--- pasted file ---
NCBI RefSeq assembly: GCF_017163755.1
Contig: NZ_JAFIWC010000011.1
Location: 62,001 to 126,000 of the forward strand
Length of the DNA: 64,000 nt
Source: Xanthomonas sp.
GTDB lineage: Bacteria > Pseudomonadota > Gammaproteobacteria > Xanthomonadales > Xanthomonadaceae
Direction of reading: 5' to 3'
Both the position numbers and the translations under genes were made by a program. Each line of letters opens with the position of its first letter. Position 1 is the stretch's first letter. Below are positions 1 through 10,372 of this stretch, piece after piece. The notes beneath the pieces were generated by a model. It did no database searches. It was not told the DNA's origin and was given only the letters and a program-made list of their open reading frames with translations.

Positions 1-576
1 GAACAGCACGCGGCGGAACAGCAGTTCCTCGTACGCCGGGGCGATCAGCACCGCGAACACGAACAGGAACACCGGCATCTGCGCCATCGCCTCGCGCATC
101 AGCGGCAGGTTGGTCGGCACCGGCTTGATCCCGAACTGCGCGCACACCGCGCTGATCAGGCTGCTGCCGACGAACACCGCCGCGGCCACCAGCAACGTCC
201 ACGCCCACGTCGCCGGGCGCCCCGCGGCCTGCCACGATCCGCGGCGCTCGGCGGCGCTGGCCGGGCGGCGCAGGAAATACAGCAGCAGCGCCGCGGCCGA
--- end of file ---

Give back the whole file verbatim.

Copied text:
NCBI RefSeq assembly: GCF_017163755.1
Contig: NZ_JAFIWC010000011.1
Location: 62,001 to 126,000 of the forward strand
Length of the DNA: 64,000 nt
Source: Xanthomonas sp.
GTDB lineage: Bacteria > Pseudomonadota > Gammaproteobacteria > Xanthomonadales > Xanthomonadaceae
Direction of reading: 5' to 3'
Both the position numbers and the translations under genes were made by a program. Each line of letters opens with the position of its first letter. Position 1 is the stretch's first letter. Below are positions 1 through 10,372 of this stretch, piece after piece. The notes beneath the pieces were generated by a model. It did no database searches. It was not told the DNA's origin and was given only the letters and a program-made list of their open reading frames with translations.

Positions 1-576
1 GAACAGCACGCGGCGGAACAGCAGTTCCTCGTACGCCGGGGCGATCAGCACCGCGAACACGAACAGGAACACCGGCATCTGCGCCATCGCCTCGCGCATC
101 AGCGGCAGGTTGGTCGGCACCGGCTTGATCCCGAACTGCGCGCACACCGCGCTGATCAGGCTGCTGCCGACGAACACCGCCGCGGCCACCAGCAACGTCC
201 ACGCCCACGTCGCCGGGCGCCCCGCGGCCTGCCACGATCCGCGGCGCTCGGCGGCGCTGGCCGGGCGGCGCAGGAAATACAGCAGCAGCGCCGCGGCCGA